Ursula Coyote / AMC
Ever since "Breaking Bad" spinoff "Better Call Saul" was announced, fans of the AMC series can't get enough info about the upcoming series.
Will it be a prequel? A sequel? And more importantly, who will show up on it?
We spoke with the star Bob Odenkirk on the phone last week about his new film " Nebraska " — which we'll get to later this week — but as huge "Breaking Bad" fans, we made sure to ask him a few questions about the upcoming hour-long series as well.
When we last left “criminal lawyer” Saul Goodman, he was making his way out of Albuquerque, New Mexico and was heading for a sweeter life in (as fate would have it) Nebraska.
Though the initial press release pitted the future AMC series as a prequel, Odenkirk tells Business Insider he’d love for the show to be both a prequel and a sequel.
“I’ll tell you, and I’ve told the guys, I want to see both,” says Odenkirk. “I’d like to see what happens before and what happens after. I don’t know what they’ll do with that … but that’s what I’d like to see.”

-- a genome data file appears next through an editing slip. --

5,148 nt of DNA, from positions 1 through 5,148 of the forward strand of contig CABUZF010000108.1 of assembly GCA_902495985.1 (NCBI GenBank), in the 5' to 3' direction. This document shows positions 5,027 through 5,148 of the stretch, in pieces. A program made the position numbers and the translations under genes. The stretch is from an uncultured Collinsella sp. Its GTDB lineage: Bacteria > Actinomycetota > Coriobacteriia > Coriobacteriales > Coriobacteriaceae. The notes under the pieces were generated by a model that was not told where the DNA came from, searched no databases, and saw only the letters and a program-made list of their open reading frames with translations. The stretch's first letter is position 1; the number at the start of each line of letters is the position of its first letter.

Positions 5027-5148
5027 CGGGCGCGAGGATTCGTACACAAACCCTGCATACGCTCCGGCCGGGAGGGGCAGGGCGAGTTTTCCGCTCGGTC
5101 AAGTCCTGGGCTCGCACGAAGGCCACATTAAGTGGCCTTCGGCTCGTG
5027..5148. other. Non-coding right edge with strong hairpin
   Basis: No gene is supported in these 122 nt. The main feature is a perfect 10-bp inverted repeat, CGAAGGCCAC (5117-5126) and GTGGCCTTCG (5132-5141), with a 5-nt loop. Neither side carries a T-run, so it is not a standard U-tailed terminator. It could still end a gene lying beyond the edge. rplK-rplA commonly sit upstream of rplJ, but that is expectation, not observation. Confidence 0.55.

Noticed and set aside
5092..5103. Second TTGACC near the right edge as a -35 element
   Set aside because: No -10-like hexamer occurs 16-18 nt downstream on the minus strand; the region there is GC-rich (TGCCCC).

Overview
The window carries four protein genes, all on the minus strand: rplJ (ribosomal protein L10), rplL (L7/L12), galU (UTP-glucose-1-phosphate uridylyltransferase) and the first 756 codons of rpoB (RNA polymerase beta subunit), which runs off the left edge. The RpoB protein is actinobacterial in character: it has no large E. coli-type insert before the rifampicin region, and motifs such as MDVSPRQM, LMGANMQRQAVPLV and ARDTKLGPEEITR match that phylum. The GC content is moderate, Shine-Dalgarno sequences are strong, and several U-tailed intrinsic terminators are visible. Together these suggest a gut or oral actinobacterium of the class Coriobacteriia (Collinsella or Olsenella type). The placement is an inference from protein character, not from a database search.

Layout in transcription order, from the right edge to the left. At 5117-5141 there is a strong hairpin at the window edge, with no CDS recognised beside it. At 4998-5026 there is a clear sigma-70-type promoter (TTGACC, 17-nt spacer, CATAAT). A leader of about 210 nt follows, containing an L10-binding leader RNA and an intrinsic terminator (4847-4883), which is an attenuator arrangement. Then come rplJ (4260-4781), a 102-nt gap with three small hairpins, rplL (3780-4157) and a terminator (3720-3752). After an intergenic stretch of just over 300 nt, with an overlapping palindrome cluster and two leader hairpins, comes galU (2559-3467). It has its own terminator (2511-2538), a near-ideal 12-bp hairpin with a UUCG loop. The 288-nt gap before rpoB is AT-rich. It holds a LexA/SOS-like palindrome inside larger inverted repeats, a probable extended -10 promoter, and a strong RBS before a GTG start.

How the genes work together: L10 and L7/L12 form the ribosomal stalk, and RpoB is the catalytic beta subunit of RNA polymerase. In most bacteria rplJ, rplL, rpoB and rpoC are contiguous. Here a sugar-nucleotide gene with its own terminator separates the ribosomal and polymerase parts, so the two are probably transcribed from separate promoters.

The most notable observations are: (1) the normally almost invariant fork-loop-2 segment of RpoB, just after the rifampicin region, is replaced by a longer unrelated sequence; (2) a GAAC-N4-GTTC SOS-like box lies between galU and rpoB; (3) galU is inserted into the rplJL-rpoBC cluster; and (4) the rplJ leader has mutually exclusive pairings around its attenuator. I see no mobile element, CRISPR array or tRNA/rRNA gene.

How likely is it for characters like Mike and Huell — or others — to return?
Odenkirk wouldn’t say, but he did tease potential appearances of Bryan Cranston and Aaron Paul on the spin-off.
"We’re going to be shooting in Albuquerque and essentially I know ... at least I think most of it is going to take place there so those people (Mike, Huell) live there," says Odenkirk.
"I don’t know whether their characters matter that much or if we just need to hire you know Bryan (Cranston) and Aaron (Paul) to walk behind me at the golf course or walk across the street when I’m driving my car around town. I don’t know if they’ll engage with the story, but they could."
Since Odenkirk is also known for writing and directing ("The Birthday Boys"), we asked how likely it is for him to direct or write any episodes of "Better Call Saul."
"I’m not going to do that for sure,” Odenkirk tells us. “They actually would be completely open to me doing it, but I have no interest.”
“One of the things I learned about 'Breaking Bad' was how much I enjoy acting when I don’t have another job to do on the set … how much more rewarding it is to act when you can really focus on acting and not be distracted by trying to meet a production requirement or concern yourself with challenges that directors have to concern themselves with all day long,” Odenkirk adds.
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